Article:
CCA 1 was not a condition precedent but merely a term of the contract, the  
performance of which was only required after work was commenced and prior to the  
first progress invoice, as clearly stated in the purported contract.  
[43] The Supreme Court of Canada summarized the legal principles which apply  
to the formal bid and tender process in Double N Earthmovers Ltd. v. Edmonton  
(City), 2007 SCC 3, finding that:  
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A call for tenders involves a party’s (often referred to as the “owner”)  
requesting the submission of bids to complete a particular project. Where the  
parties intend to initiate contractual relations, a submission in response to a  
call for tenders can lead to the formation of Contract A. The call for tenders is  
the offer by the owner to consider the bids it receives and to enter into the  
contract to complete the project where a bid is accepted. A bidder accepts  
that offer by submitting a bid that complies with the requirements set out in  
the tender documents. The contractual rights and obligations of the parties to  
Contract A are governed by the express or implied terms of the tender  
A bid also constitutes an offer to enter into Contract B. This is the  
contract to complete the project for which bids were sought. Where a bid is  
accepted, the terms of the tender and bid documents become the terms and  
conditions of Contract B.  
[Emphasis added.]  
[44] Our Court of Appeal has found that a formal “notice of award” is not required  
to indicate acceptance of a bid. In examining whether a bid is accepted, giving rise  
to contractual relations, the surrounding circumstances must be examined, including:  
whether acceptance of a bid was conditional; the conduct of the parties; and the  
existence or absence of a “letter of intent” -- which may indicate acceptance of a bid.  
(Silex Restorations Ltd. v. Strata Plan VR 2096, 2004 BCCA 376 at para. 36.)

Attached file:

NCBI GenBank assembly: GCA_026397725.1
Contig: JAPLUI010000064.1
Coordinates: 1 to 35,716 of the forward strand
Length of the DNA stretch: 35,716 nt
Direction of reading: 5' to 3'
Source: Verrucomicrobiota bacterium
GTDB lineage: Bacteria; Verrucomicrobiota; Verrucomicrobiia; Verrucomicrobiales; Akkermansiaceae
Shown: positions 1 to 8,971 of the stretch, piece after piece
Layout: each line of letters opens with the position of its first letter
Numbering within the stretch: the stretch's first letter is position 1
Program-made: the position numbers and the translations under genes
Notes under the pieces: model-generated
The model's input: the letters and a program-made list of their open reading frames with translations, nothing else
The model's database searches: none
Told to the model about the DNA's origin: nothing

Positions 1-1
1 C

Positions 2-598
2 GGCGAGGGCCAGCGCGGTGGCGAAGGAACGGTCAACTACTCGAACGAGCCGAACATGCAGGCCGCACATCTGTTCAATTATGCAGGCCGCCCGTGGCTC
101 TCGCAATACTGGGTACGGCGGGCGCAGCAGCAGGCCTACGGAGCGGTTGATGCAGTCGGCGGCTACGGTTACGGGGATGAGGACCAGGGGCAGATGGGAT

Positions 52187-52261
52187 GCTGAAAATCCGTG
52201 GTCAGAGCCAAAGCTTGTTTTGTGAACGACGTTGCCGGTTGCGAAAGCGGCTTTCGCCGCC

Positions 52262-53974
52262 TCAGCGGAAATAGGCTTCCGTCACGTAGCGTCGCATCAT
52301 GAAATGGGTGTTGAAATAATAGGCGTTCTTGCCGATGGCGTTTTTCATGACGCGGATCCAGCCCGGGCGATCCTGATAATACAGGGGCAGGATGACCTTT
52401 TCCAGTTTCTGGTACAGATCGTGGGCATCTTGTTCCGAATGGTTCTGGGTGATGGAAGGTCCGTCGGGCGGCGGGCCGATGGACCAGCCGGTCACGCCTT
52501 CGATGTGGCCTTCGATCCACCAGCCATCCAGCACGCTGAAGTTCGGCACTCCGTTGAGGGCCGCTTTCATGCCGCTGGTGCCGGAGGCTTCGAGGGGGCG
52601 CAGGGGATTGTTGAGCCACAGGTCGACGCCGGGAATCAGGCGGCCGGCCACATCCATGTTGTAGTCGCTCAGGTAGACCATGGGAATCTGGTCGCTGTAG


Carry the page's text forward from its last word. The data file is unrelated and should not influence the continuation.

[45] In Grand Sierra Construction Ltd. v Karras, 2001 BCSC 768, Vickers J. found  
that in the context of the construction industry, the term “award” generally indicates  
the creation of contractual relations between parties, rather than merely being  
synonymous with “offer.” At para. 29 the court found that “a contract is said to be  
awarded when: a) an owner or general contractor accepts, by some form of notice, a  
contractor’s bid for a contract; or b) as a result of a negotiation process, the parties  
reach agreement on the terms of a contract and enter into that contract.”  
Tender Package, Bid and Acceptance  
[46] As a preliminary matter, it is necessary to determine if the tendering process  
had sufficient formality such that a bid made by Rumpel, once accepted, would give  
rise to a contract. Put another way, was there a Contract A? I find that there was: the  
tender package contemplated making an “award” of a contract upon certain  
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conditions; the agreed statement of facts characterized Rumpel’s quote as a “bid;”  
the tender package referred to Mr. Echlin as the “tender authority;” there was a  
formal deadline for the submission of bids; and most importantly, the tender package  
and addenda included sufficient terms and details such that a bidding party could  
make a true ‘offer’ (rather than mere estimate), which, once accepted, could form a  
complete contract, i.e. the essential terms were stipulated.  
[47] The wording of the tender package clearly contemplates a formal bid/tender  
process, but also a “pre-contract meeting” which would precede any contract award.  
[48] I find that such a meeting took place. Mr. Rumpel testified that a few days  
following the “Closing Date” Mr. Echlin told him that Western was “moving forward”  
with Rumpel, but the two needed to meet on site to formalize a few details.  
Mr. Rumpel testified that this meeting eventually occurred on site in early July 2018,  
and the two men discussed precisely the subjects contemplated in the tender  
documents: the availability of quantity of Rumpel’s framers to complete the job --  
with or without subcontractors -- and the schedule. Mr. Rumpel testified that the  
conclusion of the meeting was “all positive” and that he believed he had the contract